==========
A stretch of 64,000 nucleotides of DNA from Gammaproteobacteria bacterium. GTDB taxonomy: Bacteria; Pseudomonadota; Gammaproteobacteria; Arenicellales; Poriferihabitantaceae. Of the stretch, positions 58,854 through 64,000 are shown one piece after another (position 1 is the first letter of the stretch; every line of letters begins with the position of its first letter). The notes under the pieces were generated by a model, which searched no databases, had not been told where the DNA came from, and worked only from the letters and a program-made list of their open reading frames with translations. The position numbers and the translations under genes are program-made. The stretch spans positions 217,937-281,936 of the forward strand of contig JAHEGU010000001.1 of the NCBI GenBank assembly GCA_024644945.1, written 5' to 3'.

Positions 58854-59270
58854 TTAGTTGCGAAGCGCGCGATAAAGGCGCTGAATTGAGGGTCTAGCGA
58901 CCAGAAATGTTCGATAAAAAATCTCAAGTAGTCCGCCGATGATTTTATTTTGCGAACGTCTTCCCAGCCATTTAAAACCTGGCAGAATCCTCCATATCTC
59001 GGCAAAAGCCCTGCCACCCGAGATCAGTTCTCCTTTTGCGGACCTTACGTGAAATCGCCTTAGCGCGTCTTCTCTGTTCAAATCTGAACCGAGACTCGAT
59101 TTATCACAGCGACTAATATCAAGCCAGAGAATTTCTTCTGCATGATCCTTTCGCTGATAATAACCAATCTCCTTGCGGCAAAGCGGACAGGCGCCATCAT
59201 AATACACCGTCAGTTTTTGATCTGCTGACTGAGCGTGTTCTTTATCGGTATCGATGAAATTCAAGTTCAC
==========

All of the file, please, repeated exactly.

A stretch of 64,000 nucleotides of DNA from Gammaproteobacteria bacterium. GTDB taxonomy: Bacteria; Pseudomonadota; Gammaproteobacteria; Arenicellales; Poriferihabitantaceae. Of the stretch, positions 58,854 through 64,000 are shown one piece after another (position 1 is the first letter of the stretch; every line of letters begins with the position of its first letter). The notes under the pieces were generated by a model, which searched no databases, had not been told where the DNA came from, and worked only from the letters and a program-made list of their open reading frames with translations. The position numbers and the translations under genes are program-made. The stretch spans positions 217,937-281,936 of the forward strand of contig JAHEGU010000001.1 of the NCBI GenBank assembly GCA_024644945.1, written 5' to 3'.

Positions 58854-59270
58854 TTAGTTGCGAAGCGCGCGATAAAGGCGCTGAATTGAGGGTCTAGCGA
58901 CCAGAAATGTTCGATAAAAAATCTCAAGTAGTCCGCCGATGATTTTATTTTGCGAACGTCTTCCCAGCCATTTAAAACCTGGCAGAATCCTCCATATCTC
59001 GGCAAAAGCCCTGCCACCCGAGATCAGTTCTCCTTTTGCGGACCTTACGTGAAATCGCCTTAGCGCGTCTTCTCTGTTCAAATCTGAACCGAGACTCGAT
59101 TTATCACAGCGACTAATATCAAGCCAGAGAATTTCTTCTGCATGATCCTTTCGCTGATAATAACCAATCTCCTTGCGGCAAAGCGGACAGGCGCCATCAT
59201 AATACACCGTCAGTTTTTGATCTGCTGACTGAGCGTGTTCTTTATCGGTATCGATGAAATTCAAGTTCAC